The best way to avoid layoffs is by making tough love business and people decisions everyday... especially when times are good.

I hope this helps.

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The latest research on bullshit

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Bohr not thinking

“It is impossible for someone to lie unless he thinks he knows the truth. Producing bullshit requires no such conviction.”

                                                               – Harry Frankfurt

I ran across this and thought some of my readers might enjoy it   On the reception and detection of pseudo-profound bullshit .  It attempts to quantify people's "bullshit receptivity" to their perception of how "profound" something sounds.  They speculate that there are word patterns that make things  "pseudo-profound" that trip people up.

Good stuff. Rupert Sheldrake should use this approach to show all the pseudo-BS the sciences have delivered to us before changing their mind over the years. Rupert is on a quest to free science from the "material world view" ( Setting Science Free from Materialism ) which he believes is starting to stagnate our progress.

For example, the "Big Bang Theory" of the universe was Introduced in 1949 and accepted by most cosmologists in the 70's  (about when I graduated from high school), but some are questioning it again.

My takeaway is simple, don't fall for bullshit just because it's wrapped in "Science"  or "Scientists Agree". Not all scientists are motivated by seeking truth (I've had PhD employee's tell me they kept going to school because they couldn't get a job!).   The vices of people are embedded in the people, hence they show up in all institutions.  I'm leary of any "Truth" that achieves its status by a vote.

Kurt Godel

Kurt Godel showed us that with our most rigorous thinking (mathematics) we can  "prove" things that aren't true and cannot prove everything that is!

-jeff

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Don't let nosebleed levels of abstraction kill your ability to make leadership decisions!

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Politicians spend their lives mastering it. Good BS'ers have practiced it for years. It's a great way to make people think you have "senior management potential".

budgetjoke

Abstraction  

  1.  the act of obtaining or removing something from a source : the act of abstracting something
  2. a general idea or quality rather than an actual person, object, or event : an abstract idea or quality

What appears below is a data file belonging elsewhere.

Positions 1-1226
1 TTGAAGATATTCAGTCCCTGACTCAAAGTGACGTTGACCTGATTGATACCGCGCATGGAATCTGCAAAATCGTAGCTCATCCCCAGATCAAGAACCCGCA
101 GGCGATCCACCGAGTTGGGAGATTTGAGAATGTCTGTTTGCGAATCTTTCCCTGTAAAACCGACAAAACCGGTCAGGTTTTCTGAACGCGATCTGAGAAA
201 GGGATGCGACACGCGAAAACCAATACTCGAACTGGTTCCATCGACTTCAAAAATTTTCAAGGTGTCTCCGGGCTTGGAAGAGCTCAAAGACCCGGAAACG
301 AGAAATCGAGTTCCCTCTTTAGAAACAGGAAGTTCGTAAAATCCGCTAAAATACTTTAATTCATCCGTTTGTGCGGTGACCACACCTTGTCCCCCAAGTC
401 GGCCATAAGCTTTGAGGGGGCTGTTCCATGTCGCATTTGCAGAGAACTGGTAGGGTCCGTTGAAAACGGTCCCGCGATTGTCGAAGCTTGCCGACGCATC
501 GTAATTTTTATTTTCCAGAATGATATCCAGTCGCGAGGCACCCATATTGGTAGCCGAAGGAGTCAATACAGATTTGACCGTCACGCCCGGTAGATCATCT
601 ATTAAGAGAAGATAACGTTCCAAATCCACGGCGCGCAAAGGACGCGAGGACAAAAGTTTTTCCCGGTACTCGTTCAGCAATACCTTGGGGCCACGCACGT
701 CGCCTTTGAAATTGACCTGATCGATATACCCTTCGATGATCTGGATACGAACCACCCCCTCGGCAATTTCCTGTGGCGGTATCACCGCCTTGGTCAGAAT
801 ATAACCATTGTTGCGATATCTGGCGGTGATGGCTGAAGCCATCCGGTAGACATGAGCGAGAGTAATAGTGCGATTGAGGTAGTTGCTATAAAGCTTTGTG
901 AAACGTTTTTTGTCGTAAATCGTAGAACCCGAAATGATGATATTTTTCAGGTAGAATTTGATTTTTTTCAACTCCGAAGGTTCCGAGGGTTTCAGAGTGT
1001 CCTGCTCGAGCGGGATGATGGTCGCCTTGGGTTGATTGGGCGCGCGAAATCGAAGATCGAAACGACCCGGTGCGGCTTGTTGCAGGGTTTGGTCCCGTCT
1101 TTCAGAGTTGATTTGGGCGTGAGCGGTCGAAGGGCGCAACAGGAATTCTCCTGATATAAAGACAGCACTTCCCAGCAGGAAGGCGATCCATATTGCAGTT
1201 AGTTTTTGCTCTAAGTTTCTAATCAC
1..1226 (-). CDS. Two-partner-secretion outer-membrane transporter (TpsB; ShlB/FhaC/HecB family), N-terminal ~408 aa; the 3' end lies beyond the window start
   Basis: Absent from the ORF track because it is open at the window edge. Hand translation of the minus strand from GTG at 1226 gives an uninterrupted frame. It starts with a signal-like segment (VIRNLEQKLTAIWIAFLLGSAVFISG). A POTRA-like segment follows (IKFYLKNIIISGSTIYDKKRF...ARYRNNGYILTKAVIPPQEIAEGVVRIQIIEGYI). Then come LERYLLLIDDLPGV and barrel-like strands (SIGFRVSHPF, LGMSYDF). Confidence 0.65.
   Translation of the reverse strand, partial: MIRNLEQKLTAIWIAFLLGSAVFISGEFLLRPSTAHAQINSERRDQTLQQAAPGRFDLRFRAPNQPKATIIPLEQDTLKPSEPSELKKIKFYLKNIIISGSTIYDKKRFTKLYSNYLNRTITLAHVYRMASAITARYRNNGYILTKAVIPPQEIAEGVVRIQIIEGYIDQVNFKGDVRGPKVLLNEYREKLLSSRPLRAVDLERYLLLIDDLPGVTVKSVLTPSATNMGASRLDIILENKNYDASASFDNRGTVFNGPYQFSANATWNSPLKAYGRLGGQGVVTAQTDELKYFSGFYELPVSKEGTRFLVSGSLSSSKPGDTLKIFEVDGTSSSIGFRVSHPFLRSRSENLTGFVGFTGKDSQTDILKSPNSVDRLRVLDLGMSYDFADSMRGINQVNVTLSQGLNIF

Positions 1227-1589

3. the state of someone who is not paying attention to what is happening or being said : an abstracted state                                                                                   - from Mirriam-Webster

Back in the day I worked for a brilliant manager who had his team meet with 2 PhD psychologists regularly  to practice the latest and greatest theories on effective behaviors and team building skills. During one session we read and worked over "Language in Thought and Action" by S.I. Hayakawa (a U.S. Senator). First published in 1949, it is  considered a classic work on semantics.

My first takeaway was  to recognize conversations moving  from lower-to-higher or higher-to-lower levels of abstraction.  This is critical when making decisions since it is usually easier to move up rather than down yet YOU CANNOT RESOLVE ANYTHING MOVING UP!

Consider making a decision about Betsy, the cow....  cow1

cattle...we can talk about her contributions to our herd of cattle....

....or what a valuable piece of livestock she is but...
livestock

...unless we go the other way, perhaps applying our policies on Livestock to Cattle and Cattle to  Betsy,  we can expect a courteous and politically correct conversation  but CANNOT ADD DECISION VALUE on what to do about Betsy.

Unfortunately my experience is that  1) resolving problems  2) recognizing opportunities and 3) defining strategies happen at lower levels of abstraction (often the lowest).

"We're customer oriented"  detail-devil1

"Innovation is the lifeblood of our Company"

 "Lets make America Great Again!"

"It's time that we move from good words to good works, from sound bites to sound solutions"